DCbrief
 

September 2, 2014

 
 
 

Higher Ed Groups Respond to Harkin's Draft Proposal

Dozens of higher education interest groups submitted comments last week on Senator Tom Harkin's, D-Iowa, draft proposal to reauthorize the Higher Education Act. The American Council on Education submitted a consensus letter, signed by 20 other higher education groups, that laid out provisions that garnered widespread support as well as concern. The group's letter praises efforts to expand and ease access to federal student aid. But it says that colleges and universities are opposed to proposals that would increase federal regulation and reporting requirements. (Inside Higher Ed - Sept. 2 2014)


CMS Offers Holiday Sale on Audit Appeals

In a pre-Labor Day weekend bid to lower its backlog of contentious payment disputes, the [Centers for Medicare and Medicaid Services (CMS)] late Friday offered to pay hospitals 68% of all medical claims appealed by the service providers after having been rejected by outside auditors. Most of the claims rejected by recovery auditor contractors – so-called RACs – involved disputes over the validity of short inpatient stays, which the RACs say should have been billed at outpatient rates. The process puts the entire payment on hold. There is now a two-year backlog of hospital appeals before the Office of Medicare Hearings and Appeals. (Modern Healthcare - Aug. 30, 2014)


Open Payment Site Scheduled for More Downtime, Complaints Continue

The troubled Open Payment Act website is encountering a bit more turbulence. The [Centers for Medicare and Medicaid Services] announced Thursday that it plans upcoming outages for the site and that downtime would be used for "scheduled maintenance upgrades." As a result, the review-and-dispute process for doctor data displayed on the site will be extended until Sept. 10, the agency said. That delay will push the corrections period to Sept. 25. The agency still says that the data will be released to the public Sept. 30. (Modern Healthcare - Aug. 28, 2014)


More Data to Be Withheld from Database of Physician Payments

A new problem has emerged with the federal government's Open Payments system, which is supposed to go live Sept. 30 and disclose payments to physicians by pharmaceutical and medical device companies. Now, a source familiar with the matter tells ProPublica that [the Centers for Medicare and Medicaid Services] won't disclose another batch of payments: research grants made by pharmaceutical companies to doctors through intermediaries, such as contract research organizations. In these cases, doctors apparently have not been given a chance to verify and dispute payments attributed to them, as required by law. (ProPublica - Aug. 28, 2014)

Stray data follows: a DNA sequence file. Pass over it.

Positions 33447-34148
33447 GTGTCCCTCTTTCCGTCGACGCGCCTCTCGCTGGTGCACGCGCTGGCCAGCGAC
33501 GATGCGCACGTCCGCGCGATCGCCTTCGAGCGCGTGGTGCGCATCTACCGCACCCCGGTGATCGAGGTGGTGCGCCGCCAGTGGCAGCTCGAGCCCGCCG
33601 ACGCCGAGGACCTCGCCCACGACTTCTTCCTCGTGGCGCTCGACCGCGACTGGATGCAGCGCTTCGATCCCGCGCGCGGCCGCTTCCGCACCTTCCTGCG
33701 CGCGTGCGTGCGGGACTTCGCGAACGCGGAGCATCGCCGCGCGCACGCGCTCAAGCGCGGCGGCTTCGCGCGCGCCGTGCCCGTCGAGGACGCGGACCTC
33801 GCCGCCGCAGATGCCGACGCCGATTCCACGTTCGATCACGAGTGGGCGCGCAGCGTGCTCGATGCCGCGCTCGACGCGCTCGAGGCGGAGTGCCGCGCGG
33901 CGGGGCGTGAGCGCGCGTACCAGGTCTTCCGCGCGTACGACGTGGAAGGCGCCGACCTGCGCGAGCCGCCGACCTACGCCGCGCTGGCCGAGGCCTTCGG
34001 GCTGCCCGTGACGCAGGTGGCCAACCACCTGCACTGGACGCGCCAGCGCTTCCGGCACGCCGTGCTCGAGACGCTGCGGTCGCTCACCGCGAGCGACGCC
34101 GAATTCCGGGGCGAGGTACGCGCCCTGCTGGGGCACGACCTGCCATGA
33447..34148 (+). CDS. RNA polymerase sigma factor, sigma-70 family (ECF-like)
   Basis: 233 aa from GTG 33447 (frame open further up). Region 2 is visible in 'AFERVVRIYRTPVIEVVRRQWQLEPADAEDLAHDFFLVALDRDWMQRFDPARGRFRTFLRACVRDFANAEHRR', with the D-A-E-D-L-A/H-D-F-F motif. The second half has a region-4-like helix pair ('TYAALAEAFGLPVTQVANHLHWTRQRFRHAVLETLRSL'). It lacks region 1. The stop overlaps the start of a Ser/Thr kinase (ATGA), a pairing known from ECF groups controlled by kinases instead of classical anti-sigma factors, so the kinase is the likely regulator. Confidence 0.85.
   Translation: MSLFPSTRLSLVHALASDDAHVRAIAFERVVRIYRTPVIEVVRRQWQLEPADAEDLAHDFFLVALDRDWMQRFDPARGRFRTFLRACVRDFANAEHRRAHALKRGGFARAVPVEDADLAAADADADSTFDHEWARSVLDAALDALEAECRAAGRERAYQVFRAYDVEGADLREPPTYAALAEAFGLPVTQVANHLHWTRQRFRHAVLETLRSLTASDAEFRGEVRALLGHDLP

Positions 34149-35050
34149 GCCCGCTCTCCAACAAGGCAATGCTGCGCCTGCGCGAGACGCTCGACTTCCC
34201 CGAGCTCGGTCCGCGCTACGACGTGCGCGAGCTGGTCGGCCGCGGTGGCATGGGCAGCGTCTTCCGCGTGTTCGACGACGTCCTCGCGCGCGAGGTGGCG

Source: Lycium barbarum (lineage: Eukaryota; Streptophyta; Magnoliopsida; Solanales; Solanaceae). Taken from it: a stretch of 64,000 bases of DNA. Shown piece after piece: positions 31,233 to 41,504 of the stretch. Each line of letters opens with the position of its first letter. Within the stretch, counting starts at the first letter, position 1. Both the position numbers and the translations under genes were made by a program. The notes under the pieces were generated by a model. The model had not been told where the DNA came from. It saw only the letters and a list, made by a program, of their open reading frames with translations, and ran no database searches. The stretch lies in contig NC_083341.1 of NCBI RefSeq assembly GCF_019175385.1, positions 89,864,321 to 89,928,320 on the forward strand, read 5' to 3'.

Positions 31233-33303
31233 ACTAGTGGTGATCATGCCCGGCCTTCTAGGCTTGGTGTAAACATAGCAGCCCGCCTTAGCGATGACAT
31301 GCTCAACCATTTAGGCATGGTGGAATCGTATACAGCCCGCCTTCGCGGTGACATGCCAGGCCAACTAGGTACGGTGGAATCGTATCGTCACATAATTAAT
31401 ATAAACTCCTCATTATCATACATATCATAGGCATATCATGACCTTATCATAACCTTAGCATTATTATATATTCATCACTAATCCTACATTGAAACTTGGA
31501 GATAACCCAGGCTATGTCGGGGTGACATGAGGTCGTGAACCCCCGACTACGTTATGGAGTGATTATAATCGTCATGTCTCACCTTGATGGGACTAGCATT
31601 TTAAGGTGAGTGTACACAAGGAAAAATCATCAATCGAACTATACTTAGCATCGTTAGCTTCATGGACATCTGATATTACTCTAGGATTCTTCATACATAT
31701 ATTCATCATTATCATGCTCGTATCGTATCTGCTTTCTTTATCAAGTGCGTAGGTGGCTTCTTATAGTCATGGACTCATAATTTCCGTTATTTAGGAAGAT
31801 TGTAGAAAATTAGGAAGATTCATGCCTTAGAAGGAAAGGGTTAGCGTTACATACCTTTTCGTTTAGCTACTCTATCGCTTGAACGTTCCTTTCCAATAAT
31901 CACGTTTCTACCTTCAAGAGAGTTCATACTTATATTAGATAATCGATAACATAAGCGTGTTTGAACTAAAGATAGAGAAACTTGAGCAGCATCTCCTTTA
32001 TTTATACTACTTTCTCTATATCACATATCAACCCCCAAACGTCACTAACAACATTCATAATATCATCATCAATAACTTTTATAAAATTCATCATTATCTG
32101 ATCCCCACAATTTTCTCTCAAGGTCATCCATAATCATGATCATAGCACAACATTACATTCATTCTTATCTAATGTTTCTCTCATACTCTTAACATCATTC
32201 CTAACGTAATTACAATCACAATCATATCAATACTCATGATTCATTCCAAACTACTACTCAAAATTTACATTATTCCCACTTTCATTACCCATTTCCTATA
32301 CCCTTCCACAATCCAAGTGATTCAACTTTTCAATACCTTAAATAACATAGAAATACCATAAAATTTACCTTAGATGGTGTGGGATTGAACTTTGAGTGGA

CMS Finalizes EHR Meaningful-Use Rule, Adds Some Flexibility

The [Centers for Medicare and Medicaid Services (CMS)] late Friday finalized a rule allowing hospitals and eligible professionals more flexibility in how they meet meaningful-use requirements for the electronic health-record (EHR) incentive program. The agency had first proposed the idea in a May draft rule. Friday's final rule left the May proposal unchanged. The incentive program provides doctors and hospitals stimulus funding to implement electronic health records. The rule pushes back the beginning of the third stage of meaningful use for the first cohort of adopters until Jan. 1, 2017, as opposed to the old standard of Jan. 1, 2016.(Modern Healthcare - Aug. 29, 2014)


Feds Overhaul Servicing Contracts

The U.S. Department of Education on Friday announced changes to how it pays the companies that manage student loan payments, responding to growing criticism that its oversight of those companies is inadequate. Officials have renegotiated the government's contracts with the four main loan servicers, which together collect payments for tens of millions of federal student loan borrowers. The servicers will now also receive bonuses for reducing the delinquency rates of their borrowers. And borrower feedback will figure more prominently into the formula that dictates how many new accounts the servicers receive each quarter. (Inside Higher Ed - Sept. 2, 2014)


NSF and NIFA Award $25 Million in Grants for Study of Water Sustainability and Climate

To help find new answers to one of the most pressing problems of the millennium, the National Science Foundation (NSF) and the U.S. Department of Agriculture's National Institute for Food and Agriculture (NIFA) have made 26 awards totaling $25 million in their joint Water Sustainability and Climate (WSC) program. This year's awards are the third set in the program. The WSC program's goal is to understand and predict interactions among Earth's water system and climate change, land use (including agriculture, managed forests, and rangeland systems), our "built environment," and ecosystems around the world. (National Science Foundation - Aug. 29, 2014)

 
 

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